|By: Jim Virkler; ©2011|
In 1874, Mary A. Baker (1831-1921) penned a hymn which remained popular into my childhood years. The dramatic hymn “Master, the Tempest is Raging (Peace! Be Still)” posed a sharp contrast between a raging tempest and its peaceful aftermath. Even though the hymn’s imagery is that of a tempest at sea, one line refers to “The Master of oceans, and earth, and skies.” All of them, according to Baker, “shall sweetly obey Thy will…” The hymn refers to parallel New Testament passages in Matt. 8:27, Mark 4:41, and Luke 8:25. On one occasion the disciples feared for their lives while sailing on the Sea of Galilee. Christ rebuked the winds and the sea became calm. The amazed disciples wondered what kind of man could perform such a miracle.
The Old Testament relates stories of God-sent hail, fire, and windstorms. God, therefore, is able to act both as initiator and mitigator of natural disasters if He wills to do so. God possesses mastery over the natural world because He created it. But this does not mean we are free to judge a particular event in nature to be a transcendent miracle superseding the many established physical laws, or even an event carrying with it a unique message for man. Physical laws, governed by underlying physical constants, were set in place by God to provide an ordered and predictable universe at the initial creation event described in Genesis 1:1. Transcendent miracles such as the physical creation of man in God’s image, the plagues which devastated Egypt, healing the withered hand, or Christ’s bodily resurrection are unusual and infrequent events.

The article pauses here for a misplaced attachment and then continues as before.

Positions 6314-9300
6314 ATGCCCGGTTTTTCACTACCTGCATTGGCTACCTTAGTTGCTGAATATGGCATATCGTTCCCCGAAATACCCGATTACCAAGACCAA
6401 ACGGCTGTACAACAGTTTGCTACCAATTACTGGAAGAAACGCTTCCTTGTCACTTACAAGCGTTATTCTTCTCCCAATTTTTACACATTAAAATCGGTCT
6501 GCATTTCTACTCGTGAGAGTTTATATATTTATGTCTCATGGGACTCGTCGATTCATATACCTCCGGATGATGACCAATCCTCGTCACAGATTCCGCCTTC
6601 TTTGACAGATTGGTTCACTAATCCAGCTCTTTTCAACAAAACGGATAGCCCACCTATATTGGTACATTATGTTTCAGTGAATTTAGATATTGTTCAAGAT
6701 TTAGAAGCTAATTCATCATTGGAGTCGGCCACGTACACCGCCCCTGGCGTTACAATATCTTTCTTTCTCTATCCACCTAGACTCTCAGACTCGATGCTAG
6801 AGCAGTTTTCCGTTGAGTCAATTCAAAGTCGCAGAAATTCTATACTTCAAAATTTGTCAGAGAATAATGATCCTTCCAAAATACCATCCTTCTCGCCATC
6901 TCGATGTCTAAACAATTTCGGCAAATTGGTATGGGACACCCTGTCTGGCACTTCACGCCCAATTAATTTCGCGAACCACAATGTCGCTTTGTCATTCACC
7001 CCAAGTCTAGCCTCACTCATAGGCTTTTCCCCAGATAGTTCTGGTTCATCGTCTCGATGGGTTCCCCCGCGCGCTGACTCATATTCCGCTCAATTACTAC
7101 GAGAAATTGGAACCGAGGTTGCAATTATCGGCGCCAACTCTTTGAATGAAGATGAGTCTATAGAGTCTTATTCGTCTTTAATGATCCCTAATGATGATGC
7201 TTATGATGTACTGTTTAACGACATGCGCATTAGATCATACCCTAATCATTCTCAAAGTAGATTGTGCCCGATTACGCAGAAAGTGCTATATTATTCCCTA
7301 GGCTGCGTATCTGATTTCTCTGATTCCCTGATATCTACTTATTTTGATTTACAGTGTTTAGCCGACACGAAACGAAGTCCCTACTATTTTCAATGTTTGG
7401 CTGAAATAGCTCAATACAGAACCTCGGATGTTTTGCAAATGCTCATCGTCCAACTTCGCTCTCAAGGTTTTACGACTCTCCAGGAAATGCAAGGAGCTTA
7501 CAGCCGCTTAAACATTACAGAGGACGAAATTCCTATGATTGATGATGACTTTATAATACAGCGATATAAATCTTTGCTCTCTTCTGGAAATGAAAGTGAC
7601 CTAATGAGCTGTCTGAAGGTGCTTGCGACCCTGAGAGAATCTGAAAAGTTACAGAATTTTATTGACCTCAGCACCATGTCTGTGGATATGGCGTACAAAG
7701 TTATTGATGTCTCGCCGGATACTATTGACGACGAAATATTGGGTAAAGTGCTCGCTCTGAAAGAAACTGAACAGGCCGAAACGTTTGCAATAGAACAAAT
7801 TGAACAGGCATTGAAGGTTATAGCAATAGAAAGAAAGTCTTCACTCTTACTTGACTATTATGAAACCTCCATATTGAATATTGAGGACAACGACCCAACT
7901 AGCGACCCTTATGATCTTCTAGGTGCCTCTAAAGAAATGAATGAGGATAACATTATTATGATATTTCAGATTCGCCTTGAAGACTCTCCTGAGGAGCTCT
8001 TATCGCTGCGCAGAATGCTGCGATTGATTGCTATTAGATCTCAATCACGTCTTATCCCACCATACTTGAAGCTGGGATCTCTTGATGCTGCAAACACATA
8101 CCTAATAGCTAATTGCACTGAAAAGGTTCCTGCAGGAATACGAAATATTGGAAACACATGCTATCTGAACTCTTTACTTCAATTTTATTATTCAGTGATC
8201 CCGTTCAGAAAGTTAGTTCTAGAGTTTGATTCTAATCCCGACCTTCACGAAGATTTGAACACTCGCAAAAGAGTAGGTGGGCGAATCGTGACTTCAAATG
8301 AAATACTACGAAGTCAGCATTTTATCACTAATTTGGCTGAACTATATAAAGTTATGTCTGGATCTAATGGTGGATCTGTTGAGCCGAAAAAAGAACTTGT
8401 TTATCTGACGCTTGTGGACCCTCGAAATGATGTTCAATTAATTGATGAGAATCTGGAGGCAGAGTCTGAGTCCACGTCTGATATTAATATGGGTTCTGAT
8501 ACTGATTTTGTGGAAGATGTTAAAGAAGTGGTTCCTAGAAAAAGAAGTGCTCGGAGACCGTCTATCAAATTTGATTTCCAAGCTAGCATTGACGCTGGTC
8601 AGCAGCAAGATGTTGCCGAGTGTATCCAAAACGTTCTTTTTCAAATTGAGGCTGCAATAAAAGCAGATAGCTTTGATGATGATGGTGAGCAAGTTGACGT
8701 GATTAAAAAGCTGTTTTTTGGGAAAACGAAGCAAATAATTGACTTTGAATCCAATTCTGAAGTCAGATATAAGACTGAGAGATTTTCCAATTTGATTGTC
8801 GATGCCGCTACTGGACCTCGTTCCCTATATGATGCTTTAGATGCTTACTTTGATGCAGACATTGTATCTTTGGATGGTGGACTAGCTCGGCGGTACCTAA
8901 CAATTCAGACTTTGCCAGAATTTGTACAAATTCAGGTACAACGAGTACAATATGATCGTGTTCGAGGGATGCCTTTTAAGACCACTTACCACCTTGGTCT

Most “miracles” are transformational miracles. Reasons to Believe founder and scholar Hugh Ross explains that transformational miracles occur frequently. Ross uses the term “transformational” miracles to describe geological and meteorological processes which refashion earth to make it ultimately more habitable and beneficial to man. Availability of energy resources and our climate’s ability to sustain agriculture by distributing fresh water resources are only two of many possible examples.
Transformational miracles provide some intense events understandably unwelcome. The Alabama tornadoes of April 2011 provide a poignant example. Floods, strong winds, extreme temperatures, and seismic events related to plate tectonics cause temporary grief and even loss of life. An effort to understand the broader picture surrounding these events proves productive. For example, our earth’s equator receives a great deal of solar energy compared with Polar Regions. Heated air rises and flows toward the poles. Polar air flows back toward the equator, twisted and turned by a rotating earth. This brief account describes a complex interaction of warm, cold, moist and dry air. Most of the time, our weather is placid and mild, or changeably interesting. But on occasion, such interactions result in violence and tragedy. Nature obeys God’s changeless physical laws.
To suggest that God sends natural tragedies to reward us for sin may be tantamount to pronouncing that God’s blesses the practices of a pagan society’s farmers when rain waters their crops. Both statements may be regarded as non sequiturs. We would be remiss, however, not to acknowledge that God is ultimately in control of our world. The truth of this statement is manifest in multiple ways each day if we make the effort to study in depth and appreciate the processes of the physical world God has created. Mankind is gifted with the scientific ability to understand the characteristics of the world we inhabit, to avoid the dangers it poses, and to wisely harness God’s ordained laws for our benefit and enjoyment.
Within this context we may understand the deeper meaning of Genesis 1:28: “Be fruitful and multiply, and fill the earth, and subdue it.”